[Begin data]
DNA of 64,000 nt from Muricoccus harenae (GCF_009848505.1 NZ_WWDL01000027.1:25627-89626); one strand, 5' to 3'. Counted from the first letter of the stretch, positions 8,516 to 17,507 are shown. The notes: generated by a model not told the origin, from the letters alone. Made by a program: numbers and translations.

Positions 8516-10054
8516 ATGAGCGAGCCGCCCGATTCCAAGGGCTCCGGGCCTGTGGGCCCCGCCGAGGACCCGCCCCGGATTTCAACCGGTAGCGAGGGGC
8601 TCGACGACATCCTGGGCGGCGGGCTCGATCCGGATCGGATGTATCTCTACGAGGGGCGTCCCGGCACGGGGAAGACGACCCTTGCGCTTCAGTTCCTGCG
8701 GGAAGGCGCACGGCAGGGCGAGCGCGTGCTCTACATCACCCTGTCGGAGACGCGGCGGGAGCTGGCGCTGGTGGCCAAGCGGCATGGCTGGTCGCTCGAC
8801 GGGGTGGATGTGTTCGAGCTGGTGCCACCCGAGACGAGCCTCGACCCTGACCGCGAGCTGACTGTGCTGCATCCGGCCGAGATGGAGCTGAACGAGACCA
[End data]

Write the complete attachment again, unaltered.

DNA of 64,000 nt from Muricoccus harenae (GCF_009848505.1 NZ_WWDL01000027.1:25627-89626); one strand, 5' to 3'. Counted from the first letter of the stretch, positions 8,516 to 17,507 are shown. The notes: generated by a model not told the origin, from the letters alone. Made by a program: numbers and translations.

Positions 8516-10054
8516 ATGAGCGAGCCGCCCGATTCCAAGGGCTCCGGGCCTGTGGGCCCCGCCGAGGACCCGCCCCGGATTTCAACCGGTAGCGAGGGGC
8601 TCGACGACATCCTGGGCGGCGGGCTCGATCCGGATCGGATGTATCTCTACGAGGGGCGTCCCGGCACGGGGAAGACGACCCTTGCGCTTCAGTTCCTGCG
8701 GGAAGGCGCACGGCAGGGCGAGCGCGTGCTCTACATCACCCTGTCGGAGACGCGGCGGGAGCTGGCGCTGGTGGCCAAGCGGCATGGCTGGTCGCTCGAC
8801 GGGGTGGATGTGTTCGAGCTGGTGCCACCCGAGACGAGCCTCGACCCTGACCGCGAGCTGACTGTGCTGCATCCGGCCGAGATGGAGCTGAACGAGACCA